KARACHI: Almost a year after Kaavan was rescued to a sanctuary in Combodia, a team that had examined the “world’s loneliest elephant” arrived in the southern Pakistani city of Karachi on Sunday to assess health of four other elephants, which animal rights activists say were not being kept in proper conditions.
Kaavan was the last Asian elephant in captivity in Pakistan. The 36-year-old bull elephant was kept at Islamabad’s dilapidated zoo. Animal rights groups launched a campaign to save him from the substandard conditions there, which was boosted by spirited social media support from US actress and musician Cher. The elephant was rescued to a sanctuary in Combodia on November 30, 2020.
The team comprising international veterinarians and wildlife experts from FOUR PAWS, a Vienna-based global animal welfare organization, began assessing health of African elephants, Malika and Sonu, at Karachi’s Safari Park. The experts will examine health of Noor Jehan and Madhubala, two other African elephants kept at Karachi Zoo, on Monday and submit their assessment report to a court on Tuesday. According to officials, these are the last four African elephants left in Pakistan.
In September, the Sindh High Court (SHC), while hearing a petition by animal rights activists, granted permission to Dr. Frank Goritz, the head veterinarian at Leibniz Institute for Zoo and Wildlife Research (IZW), to visit Pakistan to inspect heath of these elephants. The petitioners had moved the court after a video showed cracks in Malika’s foot.
The Karachi Metropolitan Corporation (KMC) had opposed the move and pleaded with the court that the inspection be carried out by vets from Lahore Zoo and the Sindh Agriculture University. But the court rejected the KMC’s plea.
On Sunday, Dr. Amir Khalil led a team of veterinarians and wildlife experts, including Dr. Frank Goritz and Prof Thomas Hildebrandt from IZW and Dr. Marina Ivanova from FOUR PAWS, which concluded its examination of two elephants. The experts were amazed that Sonu, whom the authorities said was a male and brought especially for breeding purpose, turned out to be a female.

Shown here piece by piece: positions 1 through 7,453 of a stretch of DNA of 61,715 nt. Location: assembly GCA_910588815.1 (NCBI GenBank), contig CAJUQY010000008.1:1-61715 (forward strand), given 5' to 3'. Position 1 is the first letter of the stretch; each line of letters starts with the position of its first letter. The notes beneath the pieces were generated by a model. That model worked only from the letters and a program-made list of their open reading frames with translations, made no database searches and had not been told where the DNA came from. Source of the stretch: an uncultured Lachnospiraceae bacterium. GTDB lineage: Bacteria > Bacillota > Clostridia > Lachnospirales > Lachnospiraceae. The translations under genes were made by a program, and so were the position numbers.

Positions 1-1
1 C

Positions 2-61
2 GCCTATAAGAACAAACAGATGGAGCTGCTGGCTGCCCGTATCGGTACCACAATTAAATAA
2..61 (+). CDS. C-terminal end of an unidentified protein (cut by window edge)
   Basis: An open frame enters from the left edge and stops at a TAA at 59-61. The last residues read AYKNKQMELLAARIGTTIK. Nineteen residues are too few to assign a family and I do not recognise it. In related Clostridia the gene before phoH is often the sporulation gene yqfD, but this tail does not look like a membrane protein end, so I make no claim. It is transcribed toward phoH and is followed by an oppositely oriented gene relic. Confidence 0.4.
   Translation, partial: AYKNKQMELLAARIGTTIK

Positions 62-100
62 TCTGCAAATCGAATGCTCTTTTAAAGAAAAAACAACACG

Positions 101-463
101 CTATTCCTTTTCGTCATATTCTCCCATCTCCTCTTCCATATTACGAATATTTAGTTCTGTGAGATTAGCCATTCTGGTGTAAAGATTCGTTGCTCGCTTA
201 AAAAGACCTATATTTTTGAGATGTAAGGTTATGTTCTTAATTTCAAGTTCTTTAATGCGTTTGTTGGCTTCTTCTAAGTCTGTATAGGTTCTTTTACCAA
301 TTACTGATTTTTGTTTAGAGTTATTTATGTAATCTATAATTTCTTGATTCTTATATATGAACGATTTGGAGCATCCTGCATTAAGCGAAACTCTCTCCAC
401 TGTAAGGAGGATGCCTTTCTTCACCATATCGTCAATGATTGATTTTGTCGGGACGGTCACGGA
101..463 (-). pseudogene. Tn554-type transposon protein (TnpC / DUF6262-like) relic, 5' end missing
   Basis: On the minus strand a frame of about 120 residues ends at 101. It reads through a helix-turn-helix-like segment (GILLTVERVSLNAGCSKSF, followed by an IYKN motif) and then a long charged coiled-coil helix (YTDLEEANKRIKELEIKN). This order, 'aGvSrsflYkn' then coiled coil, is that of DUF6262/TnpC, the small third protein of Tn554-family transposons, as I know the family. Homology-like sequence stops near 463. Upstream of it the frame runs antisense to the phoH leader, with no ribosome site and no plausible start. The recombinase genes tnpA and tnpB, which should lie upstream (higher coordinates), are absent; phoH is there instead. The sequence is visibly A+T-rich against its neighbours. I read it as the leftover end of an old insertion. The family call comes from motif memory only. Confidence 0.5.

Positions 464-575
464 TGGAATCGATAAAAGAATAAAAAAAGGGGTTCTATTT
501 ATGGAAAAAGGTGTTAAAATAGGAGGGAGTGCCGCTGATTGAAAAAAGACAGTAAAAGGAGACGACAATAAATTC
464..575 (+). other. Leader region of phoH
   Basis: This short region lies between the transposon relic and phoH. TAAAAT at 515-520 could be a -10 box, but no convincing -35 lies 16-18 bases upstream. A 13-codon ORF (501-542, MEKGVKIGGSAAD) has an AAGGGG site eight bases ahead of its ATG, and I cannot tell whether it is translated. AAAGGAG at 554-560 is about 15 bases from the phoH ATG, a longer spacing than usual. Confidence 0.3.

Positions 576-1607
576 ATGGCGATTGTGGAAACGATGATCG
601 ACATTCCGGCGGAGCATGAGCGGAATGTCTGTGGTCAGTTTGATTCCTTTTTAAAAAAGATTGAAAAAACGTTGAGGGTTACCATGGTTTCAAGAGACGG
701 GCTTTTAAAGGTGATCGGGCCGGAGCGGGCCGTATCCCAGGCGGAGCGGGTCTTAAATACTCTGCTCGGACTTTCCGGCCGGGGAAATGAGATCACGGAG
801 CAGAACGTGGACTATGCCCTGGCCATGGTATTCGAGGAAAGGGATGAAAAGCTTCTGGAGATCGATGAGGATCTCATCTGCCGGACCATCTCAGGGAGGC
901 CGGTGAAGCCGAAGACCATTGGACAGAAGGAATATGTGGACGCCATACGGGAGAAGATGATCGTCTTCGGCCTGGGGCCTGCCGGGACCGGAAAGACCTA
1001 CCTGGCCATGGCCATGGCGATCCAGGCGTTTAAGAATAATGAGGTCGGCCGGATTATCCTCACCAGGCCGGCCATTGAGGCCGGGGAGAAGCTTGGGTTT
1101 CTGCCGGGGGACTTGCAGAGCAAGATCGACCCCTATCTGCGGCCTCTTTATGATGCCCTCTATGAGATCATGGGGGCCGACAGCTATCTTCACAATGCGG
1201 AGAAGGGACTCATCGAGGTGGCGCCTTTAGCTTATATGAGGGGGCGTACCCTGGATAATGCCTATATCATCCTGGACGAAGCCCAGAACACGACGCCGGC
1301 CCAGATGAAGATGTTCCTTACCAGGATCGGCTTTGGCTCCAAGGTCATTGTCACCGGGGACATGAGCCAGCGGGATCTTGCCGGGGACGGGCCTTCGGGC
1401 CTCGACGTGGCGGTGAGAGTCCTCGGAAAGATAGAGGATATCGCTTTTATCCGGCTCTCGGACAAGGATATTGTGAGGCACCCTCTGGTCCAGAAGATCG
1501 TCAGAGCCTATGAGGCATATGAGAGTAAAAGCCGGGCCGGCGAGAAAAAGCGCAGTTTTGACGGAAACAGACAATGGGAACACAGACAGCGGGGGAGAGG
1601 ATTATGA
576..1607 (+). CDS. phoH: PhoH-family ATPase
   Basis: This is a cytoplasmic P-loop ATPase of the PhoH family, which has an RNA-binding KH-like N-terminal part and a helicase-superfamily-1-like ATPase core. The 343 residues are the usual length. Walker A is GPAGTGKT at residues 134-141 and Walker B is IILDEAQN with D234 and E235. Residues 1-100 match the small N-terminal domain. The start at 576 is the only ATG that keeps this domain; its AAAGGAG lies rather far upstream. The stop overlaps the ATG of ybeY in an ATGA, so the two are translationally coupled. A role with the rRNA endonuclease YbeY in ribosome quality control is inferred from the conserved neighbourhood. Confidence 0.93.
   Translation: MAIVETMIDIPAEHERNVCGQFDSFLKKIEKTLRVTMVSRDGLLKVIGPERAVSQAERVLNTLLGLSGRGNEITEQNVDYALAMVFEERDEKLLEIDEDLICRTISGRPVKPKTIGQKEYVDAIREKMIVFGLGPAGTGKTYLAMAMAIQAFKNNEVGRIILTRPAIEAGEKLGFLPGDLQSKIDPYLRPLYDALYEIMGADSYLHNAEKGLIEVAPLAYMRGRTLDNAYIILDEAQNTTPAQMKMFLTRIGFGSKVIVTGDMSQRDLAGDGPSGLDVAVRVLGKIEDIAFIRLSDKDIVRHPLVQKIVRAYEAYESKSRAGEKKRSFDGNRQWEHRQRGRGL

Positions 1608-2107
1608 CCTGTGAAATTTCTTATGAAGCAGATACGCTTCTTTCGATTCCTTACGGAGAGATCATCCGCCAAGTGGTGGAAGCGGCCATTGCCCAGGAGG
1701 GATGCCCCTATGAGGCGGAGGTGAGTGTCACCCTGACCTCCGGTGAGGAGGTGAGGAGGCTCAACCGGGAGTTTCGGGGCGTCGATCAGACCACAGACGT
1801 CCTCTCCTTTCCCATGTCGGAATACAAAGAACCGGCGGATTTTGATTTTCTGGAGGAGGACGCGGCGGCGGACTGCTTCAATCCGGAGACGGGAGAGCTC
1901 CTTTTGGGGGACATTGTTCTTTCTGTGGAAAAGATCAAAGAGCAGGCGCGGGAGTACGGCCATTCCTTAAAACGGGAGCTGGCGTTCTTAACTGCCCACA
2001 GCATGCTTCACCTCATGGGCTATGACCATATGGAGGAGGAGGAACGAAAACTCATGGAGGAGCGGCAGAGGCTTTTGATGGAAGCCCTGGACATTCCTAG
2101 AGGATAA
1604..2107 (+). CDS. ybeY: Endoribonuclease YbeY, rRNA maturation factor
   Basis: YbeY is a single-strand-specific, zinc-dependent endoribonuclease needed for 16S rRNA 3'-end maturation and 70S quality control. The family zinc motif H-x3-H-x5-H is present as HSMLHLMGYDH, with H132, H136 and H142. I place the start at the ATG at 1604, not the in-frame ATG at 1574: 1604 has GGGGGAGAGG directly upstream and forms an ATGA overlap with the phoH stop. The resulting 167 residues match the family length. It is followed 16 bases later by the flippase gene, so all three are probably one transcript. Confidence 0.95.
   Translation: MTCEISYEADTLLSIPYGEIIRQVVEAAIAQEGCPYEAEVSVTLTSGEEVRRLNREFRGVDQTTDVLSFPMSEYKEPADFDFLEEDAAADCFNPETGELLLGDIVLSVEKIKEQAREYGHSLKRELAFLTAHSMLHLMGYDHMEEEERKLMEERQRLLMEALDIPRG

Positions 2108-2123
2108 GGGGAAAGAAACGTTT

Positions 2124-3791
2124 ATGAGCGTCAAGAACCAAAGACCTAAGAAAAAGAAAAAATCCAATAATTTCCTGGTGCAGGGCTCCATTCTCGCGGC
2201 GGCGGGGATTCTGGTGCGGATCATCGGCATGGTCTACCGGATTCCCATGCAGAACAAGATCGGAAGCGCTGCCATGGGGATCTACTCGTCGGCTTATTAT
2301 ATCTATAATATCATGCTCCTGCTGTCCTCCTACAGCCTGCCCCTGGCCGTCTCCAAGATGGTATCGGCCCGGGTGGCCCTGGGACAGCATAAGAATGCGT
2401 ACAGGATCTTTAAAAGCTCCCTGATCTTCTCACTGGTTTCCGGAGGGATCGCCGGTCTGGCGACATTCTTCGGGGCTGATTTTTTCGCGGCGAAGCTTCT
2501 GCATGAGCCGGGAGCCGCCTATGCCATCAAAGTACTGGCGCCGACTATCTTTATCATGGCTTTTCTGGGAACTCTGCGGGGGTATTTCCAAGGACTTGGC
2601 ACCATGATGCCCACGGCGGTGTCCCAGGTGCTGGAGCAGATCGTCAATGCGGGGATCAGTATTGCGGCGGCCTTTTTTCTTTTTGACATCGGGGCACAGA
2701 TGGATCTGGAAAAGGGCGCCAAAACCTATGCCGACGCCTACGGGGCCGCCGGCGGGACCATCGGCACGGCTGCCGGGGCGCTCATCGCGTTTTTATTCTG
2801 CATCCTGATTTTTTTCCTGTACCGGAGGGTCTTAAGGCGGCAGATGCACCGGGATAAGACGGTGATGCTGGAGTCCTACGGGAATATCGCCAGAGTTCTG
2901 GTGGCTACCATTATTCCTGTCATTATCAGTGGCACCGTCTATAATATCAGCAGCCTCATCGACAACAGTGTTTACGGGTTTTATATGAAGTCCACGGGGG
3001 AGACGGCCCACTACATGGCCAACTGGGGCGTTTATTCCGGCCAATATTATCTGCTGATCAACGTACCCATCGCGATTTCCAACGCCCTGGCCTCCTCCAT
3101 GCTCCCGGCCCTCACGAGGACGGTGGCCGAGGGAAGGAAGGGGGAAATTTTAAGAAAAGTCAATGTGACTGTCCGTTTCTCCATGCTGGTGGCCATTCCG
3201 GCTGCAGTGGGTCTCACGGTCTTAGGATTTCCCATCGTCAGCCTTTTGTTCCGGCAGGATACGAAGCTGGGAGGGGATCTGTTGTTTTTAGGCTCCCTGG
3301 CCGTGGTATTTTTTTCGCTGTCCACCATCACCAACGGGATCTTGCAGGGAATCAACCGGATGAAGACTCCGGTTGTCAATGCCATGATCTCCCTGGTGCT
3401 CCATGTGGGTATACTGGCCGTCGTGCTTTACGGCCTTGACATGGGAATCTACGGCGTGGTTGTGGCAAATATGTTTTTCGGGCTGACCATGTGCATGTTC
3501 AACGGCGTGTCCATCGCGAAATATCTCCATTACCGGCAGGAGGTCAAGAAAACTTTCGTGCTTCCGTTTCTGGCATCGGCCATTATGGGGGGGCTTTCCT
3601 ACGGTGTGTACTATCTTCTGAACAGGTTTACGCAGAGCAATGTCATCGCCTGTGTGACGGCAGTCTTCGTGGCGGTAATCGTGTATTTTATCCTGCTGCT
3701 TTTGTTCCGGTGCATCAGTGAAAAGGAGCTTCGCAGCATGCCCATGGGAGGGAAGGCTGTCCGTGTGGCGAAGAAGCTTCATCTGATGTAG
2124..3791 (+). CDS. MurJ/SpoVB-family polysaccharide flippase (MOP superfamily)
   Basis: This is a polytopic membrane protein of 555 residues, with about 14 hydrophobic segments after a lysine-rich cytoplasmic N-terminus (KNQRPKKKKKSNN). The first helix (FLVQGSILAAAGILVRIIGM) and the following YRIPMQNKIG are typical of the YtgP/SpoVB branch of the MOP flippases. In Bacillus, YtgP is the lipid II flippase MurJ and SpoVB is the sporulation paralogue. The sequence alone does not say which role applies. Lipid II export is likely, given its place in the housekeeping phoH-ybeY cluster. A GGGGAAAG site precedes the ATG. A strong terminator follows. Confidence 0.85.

Dr. Khalil told Arab News the elephants seemed “physically fit” and the space for keeping them was “also good,” but a complete assessment could only be shared after full examination, tests, body measurement and ultrasound of the animals.
“Tomorrow, we will examine two more elephants at Karachi Zoo and then make a report for submission in the court on Tuesday,” Dr. Khalil said, adding the experts will make recommendations for local officials for the upkeep of animals.
Dr. Khalil believed though the space was good, there was still room for improvement, saying local officials extended all required support to them.
“Here we are neutral, we are not for right or left, but we give just facts, what we see and observe. This is our version and to give some recommendations what can improve conditions for the animals,” he said.
“I think there is some enrichment we can recommend to make the space more interesting for the elephants.”
Following the assessment, the experts would propose their recommendations to representatives of the high court, who would take the results into further consideration.
Irfan Salam, director coordination to the Karachi administrator, told Arab News the elephants were kept in “really good conditions” and provided “Tanzania-like habitats,” however, the KMC would welcome any recommendations for further improvement in their living conditions.
“We welcome the international experts and don’t challenge their judgment as they are highly qualified experts. We will be happy to implement their recommendations and would like them to visit after six months so see the status of implementation,” Salam said.
“The elephants are kept in really good conditions and great space, which we will further enhance as we plan to utilize around 100 acres of vacant land to improve Safari Park.”
Dr. Khalil earlier thanked the SHC for trusting their expertise and said they were happy to support the authorities in making sure these elephants received “species-appropriate care.”
“We will perform medical examinations on all four elephants, check their feet and assess their keeping conditions. We are also bringing medicine and equipment and are ready to treat the elephants in case any urgent medical action is needed. We hope to support the national authorities in finding a species-appropriate solution for these elephants,” he had said in a statement prior to the visit.
“FOUR PAWS is ready to also provide assistance and help to other animals at the zoos, if needed and permitted by the local authorities.”